Colorado Supreme Court Opinions
February 4, 2013
2013 CO 10. No. 10SC709. Yale v. AC Excavating, Inc.
Construction—Mechanics’ Liens—Statutory Trusts
The Supreme Court held that an LLC member’s voluntary injection of capital into the company in this case did not constitute “funds disbursed to [a] contractor . . . on [a] construction project” under CRS § 38-22-127(1). Therefore, such money was not required to be held in trust under that provision. The Court further held that the court of appeals erred in remanding the case for further proceedings to determine whether petitioner, a member and manager of the LLC, was civilly liable for theft under CRS §§ 38-22-127(5), 18-4-401, and 18-4-405, for using the funds in a manner inconsistent with the trust obligations of § 38-22-127(1). Accordingly, the judgment of the court of appeals was reversed.
2013 CO 7. No. 11SC496. Cagle v. Mathers Family Trust.
Forum Selection Clauses in Contracts—Colorado Securities Act—Anti-Waiver Provisions.
The Supreme Court held enforceable the forum selection clause in the sales contract in this securities case, requiring the parties to litigate in Texas. The clause is not voided by Colorado public policy as expressed in the Colorado Securities Act (CSA) or by the CSA’s anti-waiver provision, which bars agreements that waive compliance with the substantive provisions of the CSA. The court of appeals’ judgment was reversed, and the case was remanded with instructions to return it to the trial court for reinstatement of the trial court’s grant of the motion to dismiss based on the forum selection clause in the parties’ sales contract.
2013 CO 8. No. 12SA83. In re Liebnow v. Boston Enterprises Inc.
Pro Hac ViceAdmission—Colo. RPC 1.7 and 1.10—Confidential Client Information.
The Supreme Court affirmed the district court’s order disqualifying plaintiff’s motion for pro hac vice admission of out-of-state counsel, where defense counsel previously had consulted out-of-state counsel at the same firm on the same case. The Court held that the trial court did not abuse its discretion in finding that (1) the consultation between defense counsel and out-of-state counsel concerned confidential information, which created a conflict under Colo. RPC 1.7(a)(2); and (2) the conflict was not waivable under Colo. RPC 1.7(b) because allowing the consulted attorney to represent plaintiff would undermine the fairness of the trial. The Court further held that the district court did not abuse its discretion in imputing the conflict to the rest of the firm under Colo. RPC 1.10 and disqualifying the firm.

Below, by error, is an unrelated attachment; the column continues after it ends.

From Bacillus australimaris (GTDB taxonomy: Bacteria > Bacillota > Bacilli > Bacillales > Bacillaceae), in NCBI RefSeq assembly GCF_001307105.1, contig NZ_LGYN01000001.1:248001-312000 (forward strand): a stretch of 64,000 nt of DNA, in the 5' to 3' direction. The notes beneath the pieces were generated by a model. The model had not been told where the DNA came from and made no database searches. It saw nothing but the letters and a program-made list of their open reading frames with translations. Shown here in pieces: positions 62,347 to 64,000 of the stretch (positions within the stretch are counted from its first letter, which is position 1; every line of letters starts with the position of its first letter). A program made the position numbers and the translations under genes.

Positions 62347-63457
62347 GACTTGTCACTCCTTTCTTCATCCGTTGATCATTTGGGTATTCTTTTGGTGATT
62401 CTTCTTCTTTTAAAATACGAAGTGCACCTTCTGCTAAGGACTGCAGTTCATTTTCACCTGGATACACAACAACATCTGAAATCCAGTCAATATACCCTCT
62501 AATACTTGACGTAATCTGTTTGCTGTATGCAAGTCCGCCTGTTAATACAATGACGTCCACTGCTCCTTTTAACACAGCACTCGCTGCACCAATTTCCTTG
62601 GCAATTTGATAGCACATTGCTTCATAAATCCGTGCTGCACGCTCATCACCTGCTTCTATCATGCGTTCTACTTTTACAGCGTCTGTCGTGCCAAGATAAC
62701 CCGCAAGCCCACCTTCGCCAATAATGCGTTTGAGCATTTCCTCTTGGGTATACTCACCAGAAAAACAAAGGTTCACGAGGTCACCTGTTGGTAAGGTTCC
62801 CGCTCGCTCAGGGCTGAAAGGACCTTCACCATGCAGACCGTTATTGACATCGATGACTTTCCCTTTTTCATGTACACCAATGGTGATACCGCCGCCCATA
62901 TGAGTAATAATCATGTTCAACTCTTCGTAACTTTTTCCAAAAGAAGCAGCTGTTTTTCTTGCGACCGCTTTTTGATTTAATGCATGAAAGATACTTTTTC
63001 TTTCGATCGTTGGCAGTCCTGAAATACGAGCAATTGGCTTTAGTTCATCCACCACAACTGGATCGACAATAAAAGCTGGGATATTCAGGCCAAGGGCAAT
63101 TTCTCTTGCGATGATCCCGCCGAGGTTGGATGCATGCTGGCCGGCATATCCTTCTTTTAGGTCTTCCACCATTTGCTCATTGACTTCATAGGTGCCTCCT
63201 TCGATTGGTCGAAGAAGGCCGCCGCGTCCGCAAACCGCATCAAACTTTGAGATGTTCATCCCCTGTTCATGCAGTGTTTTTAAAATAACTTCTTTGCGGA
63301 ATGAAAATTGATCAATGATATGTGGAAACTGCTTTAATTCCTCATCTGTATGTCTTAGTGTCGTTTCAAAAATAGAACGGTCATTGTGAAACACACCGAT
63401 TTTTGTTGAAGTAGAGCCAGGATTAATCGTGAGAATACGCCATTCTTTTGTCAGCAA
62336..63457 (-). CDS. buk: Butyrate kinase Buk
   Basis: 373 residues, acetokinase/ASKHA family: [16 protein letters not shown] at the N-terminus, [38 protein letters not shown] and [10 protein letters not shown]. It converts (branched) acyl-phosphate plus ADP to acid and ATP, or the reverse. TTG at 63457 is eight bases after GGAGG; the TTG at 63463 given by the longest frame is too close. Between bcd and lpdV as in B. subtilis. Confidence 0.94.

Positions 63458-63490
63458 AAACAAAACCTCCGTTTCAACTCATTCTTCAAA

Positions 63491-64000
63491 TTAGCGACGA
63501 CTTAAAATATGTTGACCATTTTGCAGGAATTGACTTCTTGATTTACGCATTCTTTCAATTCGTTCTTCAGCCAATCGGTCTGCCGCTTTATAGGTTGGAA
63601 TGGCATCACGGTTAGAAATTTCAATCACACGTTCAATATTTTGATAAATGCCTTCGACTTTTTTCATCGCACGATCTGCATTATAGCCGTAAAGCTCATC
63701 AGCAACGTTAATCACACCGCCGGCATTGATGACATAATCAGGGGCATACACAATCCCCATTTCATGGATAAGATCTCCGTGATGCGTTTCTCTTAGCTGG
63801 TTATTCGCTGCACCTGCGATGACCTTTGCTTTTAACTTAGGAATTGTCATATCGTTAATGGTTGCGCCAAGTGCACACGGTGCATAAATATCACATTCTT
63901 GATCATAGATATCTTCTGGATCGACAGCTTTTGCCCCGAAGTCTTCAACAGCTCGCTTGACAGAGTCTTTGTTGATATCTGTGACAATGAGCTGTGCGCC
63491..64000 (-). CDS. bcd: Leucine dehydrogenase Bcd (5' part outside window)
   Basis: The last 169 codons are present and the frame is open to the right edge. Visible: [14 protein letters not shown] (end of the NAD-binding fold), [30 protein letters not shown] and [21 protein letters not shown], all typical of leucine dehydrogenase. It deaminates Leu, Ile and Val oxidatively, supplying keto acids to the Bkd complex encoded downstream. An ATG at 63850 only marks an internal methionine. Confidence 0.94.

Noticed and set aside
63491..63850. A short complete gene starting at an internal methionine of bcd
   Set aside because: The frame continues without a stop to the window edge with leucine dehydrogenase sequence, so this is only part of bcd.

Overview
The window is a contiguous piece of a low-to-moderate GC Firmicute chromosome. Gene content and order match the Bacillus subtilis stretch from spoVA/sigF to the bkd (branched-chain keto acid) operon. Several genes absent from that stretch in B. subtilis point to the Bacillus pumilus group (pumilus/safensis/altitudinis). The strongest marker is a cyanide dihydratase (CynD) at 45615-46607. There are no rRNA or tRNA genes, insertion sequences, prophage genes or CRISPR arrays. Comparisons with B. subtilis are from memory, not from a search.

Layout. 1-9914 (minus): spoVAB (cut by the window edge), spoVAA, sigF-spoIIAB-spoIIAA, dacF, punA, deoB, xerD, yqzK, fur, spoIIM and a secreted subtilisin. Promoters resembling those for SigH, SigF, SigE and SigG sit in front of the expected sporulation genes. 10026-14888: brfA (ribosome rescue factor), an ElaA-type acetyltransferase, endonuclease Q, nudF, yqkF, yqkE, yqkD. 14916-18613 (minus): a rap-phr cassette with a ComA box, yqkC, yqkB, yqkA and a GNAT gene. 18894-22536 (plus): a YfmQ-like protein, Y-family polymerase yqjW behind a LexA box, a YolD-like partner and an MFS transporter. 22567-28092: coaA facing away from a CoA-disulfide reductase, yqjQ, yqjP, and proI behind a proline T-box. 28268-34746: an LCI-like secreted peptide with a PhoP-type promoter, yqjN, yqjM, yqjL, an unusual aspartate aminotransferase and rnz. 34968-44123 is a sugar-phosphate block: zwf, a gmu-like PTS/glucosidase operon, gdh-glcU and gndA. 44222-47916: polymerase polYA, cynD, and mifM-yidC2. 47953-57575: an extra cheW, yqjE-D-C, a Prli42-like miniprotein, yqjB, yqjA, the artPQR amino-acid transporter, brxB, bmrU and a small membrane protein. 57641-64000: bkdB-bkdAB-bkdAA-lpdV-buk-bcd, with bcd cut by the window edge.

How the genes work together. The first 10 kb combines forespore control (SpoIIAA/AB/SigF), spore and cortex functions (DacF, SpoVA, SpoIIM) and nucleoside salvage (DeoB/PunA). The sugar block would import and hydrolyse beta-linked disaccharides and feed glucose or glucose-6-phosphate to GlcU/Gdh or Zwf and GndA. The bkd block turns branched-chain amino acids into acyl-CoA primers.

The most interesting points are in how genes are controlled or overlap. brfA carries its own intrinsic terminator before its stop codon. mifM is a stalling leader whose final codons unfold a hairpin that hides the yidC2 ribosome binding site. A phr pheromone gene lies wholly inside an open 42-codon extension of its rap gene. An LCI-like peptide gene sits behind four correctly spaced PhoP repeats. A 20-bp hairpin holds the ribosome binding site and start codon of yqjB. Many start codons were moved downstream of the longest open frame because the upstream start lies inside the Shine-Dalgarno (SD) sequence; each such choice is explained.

2013 CO 9. No. 11SC536. Webb v. City of Black Hawk.
Legality of Banning Bicycles on City Streets—Home-Rule Municipality—Local Government Law—Traffic Regulations—CRS § 42-4-109(11)—Matter of State and Local Concern—Preemption.
In this appeal from the Gilpin County District Court, petitioners Jamie Webb, Jeffrey Hermanson, and Michaleen Jeronimus challenged the legality of the City of Black Hawk’s ordinance banning bicycles on certain city streets. Petitioners, a group of bicyclists, were cited and fined for riding their bikes on Gregory Street in Black Hawk, the only street providing access through town from the state highway to Central City. The bicyclists argued that Black Hawk, as a home-rule municipality, lacked the authority to prohibit bicycles on local streets absent a suitable alternative bicycle route as provided by state statute. Both the trial and district courts ruled in favor of Black Hawk, finding that the city had the authority to ban bicycles through both its home-rule and police powers.
The Supreme Court reversed, holding that Black Hawk’s ordinance banning bicycles is a matter of mixed state and local concern, and conflicts with and is preempted by state law. As a home-rule municipality, Black Hawk may enact traffic regulations that cover the same subject matter as the model traffic code, but it may not promulgate regulations that conflict with state statute. Black Hawk’s ordinance banning bicycles on city streets is in conflict with CRS § 42-4-109(11), which requires any municipal bike prohibition to have an available alternate path within 450 feet. Because Black Hawk’s ordinance conflicts with a specific statutory provision in a matter of mixed state and local concern, it is preempted.
Colorado Supreme Court Opinions